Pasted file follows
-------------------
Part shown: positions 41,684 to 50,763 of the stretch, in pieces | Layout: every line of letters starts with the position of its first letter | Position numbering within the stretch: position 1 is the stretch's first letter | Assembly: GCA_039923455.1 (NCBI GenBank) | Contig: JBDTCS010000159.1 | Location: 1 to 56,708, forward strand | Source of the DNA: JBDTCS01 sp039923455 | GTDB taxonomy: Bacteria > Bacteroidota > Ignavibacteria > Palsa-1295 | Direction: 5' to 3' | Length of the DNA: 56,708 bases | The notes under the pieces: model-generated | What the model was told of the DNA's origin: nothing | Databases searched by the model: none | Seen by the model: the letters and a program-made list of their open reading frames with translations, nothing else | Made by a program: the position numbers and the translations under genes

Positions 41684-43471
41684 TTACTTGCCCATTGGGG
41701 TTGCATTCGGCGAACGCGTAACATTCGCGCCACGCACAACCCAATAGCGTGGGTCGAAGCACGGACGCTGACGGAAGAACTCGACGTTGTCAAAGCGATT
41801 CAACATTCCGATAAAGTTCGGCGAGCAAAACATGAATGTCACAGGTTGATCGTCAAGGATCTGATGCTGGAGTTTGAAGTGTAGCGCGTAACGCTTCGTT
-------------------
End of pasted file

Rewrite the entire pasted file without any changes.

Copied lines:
Part shown: positions 41,684 to 50,763 of the stretch, in pieces | Layout: every line of letters starts with the position of its first letter | Position numbering within the stretch: position 1 is the stretch's first letter | Assembly: GCA_039923455.1 (NCBI GenBank) | Contig: JBDTCS010000159.1 | Location: 1 to 56,708, forward strand | Source of the DNA: JBDTCS01 sp039923455 | GTDB taxonomy: Bacteria > Bacteroidota > Ignavibacteria > Palsa-1295 | Direction: 5' to 3' | Length of the DNA: 56,708 bases | The notes under the pieces: model-generated | What the model was told of the DNA's origin: nothing | Databases searched by the model: none | Seen by the model: the letters and a program-made list of their open reading frames with translations, nothing else | Made by a program: the position numbers and the translations under genes

Positions 41684-43471
41684 TTACTTGCCCATTGGGG
41701 TTGCATTCGGCGAACGCGTAACATTCGCGCCACGCACAACCCAATAGCGTGGGTCGAAGCACGGACGCTGACGGAAGAACTCGACGTTGTCAAAGCGATT
41801 CAACATTCCGATAAAGTTCGGCGAGCAAAACATGAATGTCACAGGTTGATCGTCAAGGATCTGATGCTGGAGTTTGAAGTGTAGCGCGTAACGCTTCGTT